The difference between an MBA from a top school and the other schools is large. For example, one of the biggest benefits of business school is the connections you make while you’re there. So, the more superstars you go to school with the more superstars you connect with.

Another benefit that business school gives you is they bring the recruiters to you. And in this case, you’ll have a wider range of opportunities brought to you if you’re at a top school.

So it’s no wonder that people are willing to pay consultants to help them get into a top school. One of these consultants is Stacy Blackman. She went to Kellog (yes, top ten) and now owns a consulting firm that has helped hundreds of people get into top ranked business schools.

What does it take to get in? A lot of it is about personal marketing, which is what Stacy’s company focuses on. But there are some tactical issues as well. Here are five things you can do:

1. Know the general benchmarks.
Blackman says that for getting into a top school, a 3.5 GPA and a 700 GMAT score is “a nice place to be.”

2. Target schools that value your strengths.
Sometimes people are really good fit for a top school like MIT but Stanford would be a reach. For example Berkeley looks at test scores more than other schools. Harvard and Stanford look at test scores less than other schools, (although most people applying there have phenomenal scores.) Columbia emphasizes the GMAT score over the GPA.

3. Manage your work experience to have a clear trajectory.
You should be able to show that during the time you have been working, you progressed with increasing levels of responsibility, held leadership roles in diverse settings, and can list achievements.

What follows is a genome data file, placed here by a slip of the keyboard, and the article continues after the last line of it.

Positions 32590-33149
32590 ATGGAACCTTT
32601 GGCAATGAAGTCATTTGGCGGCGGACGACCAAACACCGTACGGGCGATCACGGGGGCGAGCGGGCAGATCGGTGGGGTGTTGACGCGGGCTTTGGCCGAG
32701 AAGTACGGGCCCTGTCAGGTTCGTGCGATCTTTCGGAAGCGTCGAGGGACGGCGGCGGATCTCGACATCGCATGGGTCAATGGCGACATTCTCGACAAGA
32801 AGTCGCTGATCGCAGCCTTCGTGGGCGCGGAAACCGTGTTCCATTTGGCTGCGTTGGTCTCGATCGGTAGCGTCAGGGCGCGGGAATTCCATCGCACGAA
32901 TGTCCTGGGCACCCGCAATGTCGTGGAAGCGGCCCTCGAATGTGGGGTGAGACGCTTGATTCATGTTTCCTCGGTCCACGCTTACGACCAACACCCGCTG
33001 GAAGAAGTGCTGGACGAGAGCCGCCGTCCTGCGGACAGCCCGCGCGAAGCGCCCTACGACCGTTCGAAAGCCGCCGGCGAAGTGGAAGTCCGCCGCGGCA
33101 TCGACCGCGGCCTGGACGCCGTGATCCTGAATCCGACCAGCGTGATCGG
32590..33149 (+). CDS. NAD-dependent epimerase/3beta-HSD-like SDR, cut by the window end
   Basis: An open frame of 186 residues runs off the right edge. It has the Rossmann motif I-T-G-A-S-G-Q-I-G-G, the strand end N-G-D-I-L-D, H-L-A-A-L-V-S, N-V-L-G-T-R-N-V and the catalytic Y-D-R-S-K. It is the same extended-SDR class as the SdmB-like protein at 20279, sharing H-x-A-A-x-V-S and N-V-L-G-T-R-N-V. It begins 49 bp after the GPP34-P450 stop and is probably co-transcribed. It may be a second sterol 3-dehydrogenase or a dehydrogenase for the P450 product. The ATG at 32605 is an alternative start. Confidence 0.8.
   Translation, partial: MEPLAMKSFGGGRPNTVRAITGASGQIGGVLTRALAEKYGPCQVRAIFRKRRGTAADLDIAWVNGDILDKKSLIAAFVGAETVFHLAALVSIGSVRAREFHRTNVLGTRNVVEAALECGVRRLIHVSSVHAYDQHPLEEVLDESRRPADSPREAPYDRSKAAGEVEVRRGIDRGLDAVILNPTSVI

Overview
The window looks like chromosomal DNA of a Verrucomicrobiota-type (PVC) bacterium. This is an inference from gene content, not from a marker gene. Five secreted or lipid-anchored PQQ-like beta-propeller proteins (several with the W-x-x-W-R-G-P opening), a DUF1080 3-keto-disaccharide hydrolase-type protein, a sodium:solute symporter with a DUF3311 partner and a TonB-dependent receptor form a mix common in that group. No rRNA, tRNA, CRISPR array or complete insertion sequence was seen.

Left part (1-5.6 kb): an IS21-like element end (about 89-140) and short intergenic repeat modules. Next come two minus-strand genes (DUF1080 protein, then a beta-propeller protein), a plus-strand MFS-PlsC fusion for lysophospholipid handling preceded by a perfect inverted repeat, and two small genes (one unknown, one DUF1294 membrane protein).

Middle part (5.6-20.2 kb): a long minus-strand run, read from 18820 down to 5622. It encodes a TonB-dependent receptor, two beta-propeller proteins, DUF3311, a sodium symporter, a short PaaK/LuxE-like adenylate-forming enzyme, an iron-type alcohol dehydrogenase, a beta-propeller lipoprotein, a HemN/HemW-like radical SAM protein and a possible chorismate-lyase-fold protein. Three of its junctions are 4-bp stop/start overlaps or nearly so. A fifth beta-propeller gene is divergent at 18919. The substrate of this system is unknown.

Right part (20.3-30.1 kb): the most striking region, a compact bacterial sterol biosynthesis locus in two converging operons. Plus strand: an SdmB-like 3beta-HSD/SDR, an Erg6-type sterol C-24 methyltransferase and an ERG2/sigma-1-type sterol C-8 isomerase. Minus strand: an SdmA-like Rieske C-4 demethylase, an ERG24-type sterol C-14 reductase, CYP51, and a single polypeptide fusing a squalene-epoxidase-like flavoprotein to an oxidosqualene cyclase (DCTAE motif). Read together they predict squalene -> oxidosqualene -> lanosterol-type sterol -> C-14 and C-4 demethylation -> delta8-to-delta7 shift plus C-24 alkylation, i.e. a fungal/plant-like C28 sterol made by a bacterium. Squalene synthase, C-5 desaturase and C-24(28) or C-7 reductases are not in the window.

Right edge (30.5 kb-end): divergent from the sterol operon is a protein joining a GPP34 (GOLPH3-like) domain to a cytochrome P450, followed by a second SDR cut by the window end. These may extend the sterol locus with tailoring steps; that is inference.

4. Consider volunteering in the community.
This gives you an opportunity to show a range of leadership, and civic engagement. It’s also an opportunity to show commitment to your vision for where you are going. For example, if you want to go to business school to become a consumer marketing guru, volunteer to help market a local charity. Just make sure to start doing this early enough so that it doesn’t look like you did it merely for the application.

5. Show your true, best self in the application.
You want to look like an attractive candidate, for sure, but you need to look real. Stacy says too often people “try to be Joe Business School, try to say what should say instead of being who they really are. If you have something really interesting about yourself, it can reflect your originality even if it’s not in a business environment.”

To hire Stacy’s company to help you, you pay by number of applications and receive unlimited help for each application. The cost is $3250 for one application and fees go down as the number of your applications goes up. The best time to start with her is a year before you want to apply.

One lucky person will get a taste of this consulting for free – for 90 minutes. If you’d like this help, and you are considering applying within the next year, send an email to me with three sentences about why you think you could get into a top school and why you think you need help. Deadline is Sunday, May 13.

10 replies
  1. David
    David says:

    You and Ms. Blackman have formed quite a mutual admiration society:

    http://blog.stacyblackman.com/2007/04/30/admissions-tip-crafting-your-story/

    * * * * * * *

    David, I’m glad you brought this up. Because I’m always talking about how blogging is a great way to make meaningful connections with people. And I didn’t know of Stacy until I saw that she linked to my blog. But I check out all the blogs that link to Brazen Careerist, and I was really excited with Stacy’s. I knew right away she’d be full of interesting information.